“Aaaaa” I said, before Suzanne interrupted “he has written a wonderful new play that just won an award here at the theatre.”
“Congratulations!” said Iris. John clapped his hands and then took a bite of his ciabatta.
“You must let us know when it’s on.”
“I will, thank you” I said.
“I’m sure it’s a brilliant play.”
“Well, aaaa, okay, thank you” I said.
I’ve often thought back to my meeting with Suzanne and Iris and John, and particularly that moment. It was sweet of them to intervene. And very natural. To hear a stranger express self-doubt and to say to that stranger ‘however much you may doubt yourself, at this moment, and without the need for evidence, I feel confident that you can do the thing you seem unsure that you can do.’ Such an exchange between strangers is one of the rare examples we have left of a relationship that is no way transactional. There is no risk, no reward. It is a kind of hope that you can leave untended on a high shelf and be content if you never return to it or ask anything of it again.
For me, winning this award had been a realisation of that kind of hope. I had written this play with a realist’s zeal. That I should enjoy giving it a moment, albeit a moment spread over two years of nights and weekends, and then I should expect nothing more from it.
Winning a prize complicated that. And I should clarify – those complications have mostly been top notch, I mean, I am super super pleased and in no way unhappy with receiving this support, especially in the context of such a ridiculous infinite-rakes-in-the-face time for the entire world. It’s meant that I had money in the bank right at the moment that was crucial; it’s meant that when my eyes were dribbling out of their sockets staring at a screen full of words for stages that might no longer exist I was connected via Suzanne and the Royal Exchange to artists I’d idolised and whose singular perspective and passion gave me purpose again. And it addressed something else, something fundamental to creating the conditions for more work. Where previously I had been stateless, it’s as if the Prize came along like some benevolent dictator of a non-aligned island nation and said ‘here you go fella, here’s a passport, check with your area administrator for the relevant papers and get yourself to work.’ But still – Iris, John, forgive me – there is guilt.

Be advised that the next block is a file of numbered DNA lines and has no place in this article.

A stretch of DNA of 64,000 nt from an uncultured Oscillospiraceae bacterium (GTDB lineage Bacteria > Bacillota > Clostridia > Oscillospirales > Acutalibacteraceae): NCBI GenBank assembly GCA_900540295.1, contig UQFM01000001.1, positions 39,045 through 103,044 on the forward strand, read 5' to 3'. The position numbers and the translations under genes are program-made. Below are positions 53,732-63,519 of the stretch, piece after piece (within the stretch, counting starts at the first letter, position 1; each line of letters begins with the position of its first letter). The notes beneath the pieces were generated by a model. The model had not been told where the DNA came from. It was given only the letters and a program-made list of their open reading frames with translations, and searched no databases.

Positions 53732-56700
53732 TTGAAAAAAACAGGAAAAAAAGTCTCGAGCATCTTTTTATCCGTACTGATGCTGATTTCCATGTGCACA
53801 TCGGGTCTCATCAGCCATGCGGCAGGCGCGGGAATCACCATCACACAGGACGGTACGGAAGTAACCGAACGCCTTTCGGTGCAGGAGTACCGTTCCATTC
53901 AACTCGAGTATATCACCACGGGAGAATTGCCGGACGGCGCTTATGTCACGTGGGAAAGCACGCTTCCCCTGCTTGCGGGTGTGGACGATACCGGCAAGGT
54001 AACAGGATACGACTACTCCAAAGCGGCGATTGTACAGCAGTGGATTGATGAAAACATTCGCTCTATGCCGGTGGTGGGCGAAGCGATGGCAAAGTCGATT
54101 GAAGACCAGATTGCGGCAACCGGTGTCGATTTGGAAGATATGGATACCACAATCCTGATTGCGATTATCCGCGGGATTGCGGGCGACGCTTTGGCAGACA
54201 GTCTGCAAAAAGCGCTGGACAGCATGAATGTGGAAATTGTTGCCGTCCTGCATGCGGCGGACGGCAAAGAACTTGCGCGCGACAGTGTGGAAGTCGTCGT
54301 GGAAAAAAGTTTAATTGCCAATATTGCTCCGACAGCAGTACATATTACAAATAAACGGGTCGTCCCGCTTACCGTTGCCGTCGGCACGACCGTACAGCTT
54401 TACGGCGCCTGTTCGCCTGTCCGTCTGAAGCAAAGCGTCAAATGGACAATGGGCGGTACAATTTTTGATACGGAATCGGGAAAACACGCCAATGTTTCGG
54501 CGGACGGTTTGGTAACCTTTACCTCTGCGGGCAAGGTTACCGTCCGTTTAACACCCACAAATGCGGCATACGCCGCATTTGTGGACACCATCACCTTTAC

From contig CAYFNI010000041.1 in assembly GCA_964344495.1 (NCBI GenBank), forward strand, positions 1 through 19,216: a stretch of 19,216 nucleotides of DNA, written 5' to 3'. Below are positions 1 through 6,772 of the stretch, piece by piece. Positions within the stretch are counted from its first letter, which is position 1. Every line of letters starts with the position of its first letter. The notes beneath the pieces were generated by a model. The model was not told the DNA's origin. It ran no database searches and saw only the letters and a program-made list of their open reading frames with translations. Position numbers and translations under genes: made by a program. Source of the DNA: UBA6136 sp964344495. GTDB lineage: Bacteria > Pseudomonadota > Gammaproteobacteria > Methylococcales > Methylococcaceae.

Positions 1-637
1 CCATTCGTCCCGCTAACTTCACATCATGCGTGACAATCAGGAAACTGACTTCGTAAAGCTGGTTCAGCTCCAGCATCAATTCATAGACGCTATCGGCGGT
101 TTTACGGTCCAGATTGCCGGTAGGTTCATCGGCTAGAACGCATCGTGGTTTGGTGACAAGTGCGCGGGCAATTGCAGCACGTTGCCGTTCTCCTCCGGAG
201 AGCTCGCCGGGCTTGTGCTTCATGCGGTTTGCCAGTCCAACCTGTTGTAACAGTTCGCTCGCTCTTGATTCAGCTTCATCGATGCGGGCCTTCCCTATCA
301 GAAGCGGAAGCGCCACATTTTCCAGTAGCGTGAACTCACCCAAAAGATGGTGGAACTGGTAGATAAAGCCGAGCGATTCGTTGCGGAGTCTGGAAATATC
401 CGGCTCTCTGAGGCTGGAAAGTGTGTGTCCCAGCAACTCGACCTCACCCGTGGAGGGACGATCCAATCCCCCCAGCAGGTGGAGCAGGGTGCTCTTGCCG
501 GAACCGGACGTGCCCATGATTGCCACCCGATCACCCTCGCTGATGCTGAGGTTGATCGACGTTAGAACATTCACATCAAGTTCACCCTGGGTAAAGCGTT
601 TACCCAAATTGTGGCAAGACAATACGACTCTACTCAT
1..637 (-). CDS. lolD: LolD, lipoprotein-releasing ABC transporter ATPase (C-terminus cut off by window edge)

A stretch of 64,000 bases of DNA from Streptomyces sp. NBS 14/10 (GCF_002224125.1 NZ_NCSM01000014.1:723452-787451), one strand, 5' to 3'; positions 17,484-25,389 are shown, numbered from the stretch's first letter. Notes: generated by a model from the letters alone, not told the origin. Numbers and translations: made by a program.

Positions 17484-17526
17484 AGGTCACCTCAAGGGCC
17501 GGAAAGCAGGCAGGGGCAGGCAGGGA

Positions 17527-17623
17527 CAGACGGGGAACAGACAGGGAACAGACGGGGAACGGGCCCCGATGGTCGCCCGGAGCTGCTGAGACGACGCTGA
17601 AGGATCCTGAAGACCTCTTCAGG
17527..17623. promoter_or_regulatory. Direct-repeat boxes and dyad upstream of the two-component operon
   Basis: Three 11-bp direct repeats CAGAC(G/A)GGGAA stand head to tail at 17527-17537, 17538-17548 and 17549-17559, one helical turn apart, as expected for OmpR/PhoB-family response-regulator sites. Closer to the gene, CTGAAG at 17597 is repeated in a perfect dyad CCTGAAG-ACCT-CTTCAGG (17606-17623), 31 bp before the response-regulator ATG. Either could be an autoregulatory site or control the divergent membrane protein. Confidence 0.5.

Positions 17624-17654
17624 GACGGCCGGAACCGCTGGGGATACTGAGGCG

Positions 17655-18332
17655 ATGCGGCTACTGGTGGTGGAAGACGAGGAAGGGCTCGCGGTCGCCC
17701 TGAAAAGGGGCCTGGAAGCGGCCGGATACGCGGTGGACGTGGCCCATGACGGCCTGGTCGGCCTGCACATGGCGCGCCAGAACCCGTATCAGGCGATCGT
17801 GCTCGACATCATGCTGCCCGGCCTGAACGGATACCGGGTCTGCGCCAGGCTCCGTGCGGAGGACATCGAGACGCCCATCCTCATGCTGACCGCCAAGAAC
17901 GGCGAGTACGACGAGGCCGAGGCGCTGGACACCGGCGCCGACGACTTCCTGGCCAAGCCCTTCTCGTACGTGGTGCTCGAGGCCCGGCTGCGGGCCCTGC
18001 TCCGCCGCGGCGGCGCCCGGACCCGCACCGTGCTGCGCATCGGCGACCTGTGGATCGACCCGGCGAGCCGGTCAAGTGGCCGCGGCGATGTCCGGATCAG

Perhaps as context, I should say I work as a theatre producer most of the time. I work in the cacophony of unrealised hope, very often on new writing and performance, and with artists who feel wholly alone in what they do. I’ve read and contributed to countless first attempts at funding applications over the years, and almost always the first barrier we need to traverse together is the applicant’s sense that they are undeserving in some way. That this is not for them. That their labour is worthless. Except for one time with an artist who sent me a first draft of a request for R&D money on a new play that was start to finish a stern letter directed at the funding organisation’s Chief Executive, by name, for presuming to get in the way of their art. It was an alarming strategy, and (in my opinion) unnecessarily scatological in its dominant metaphor. But we worked together to soften the tone and ultimately the rehearsed reading happened and was reasonably well attended.
But putting this aberration to one side, we are left with a broad feeling of worthlessness within the theatre constituency that is often described as ‘imposter syndrome’. But calling it ‘imposter syndrome’ elides the reality. Because on the face of it, our labour is worthless. It has been rendered worthless by a market that has been built to extract as much value as possible from a workforce without investing any of that back into infrastructure that could allow the majority of that workforce to expect basic things like employment rights, proportional remuneration, or even expectation of enough month-to-month income to own/rent accommodation within commutable distance of the sector’s only real physical marketplace.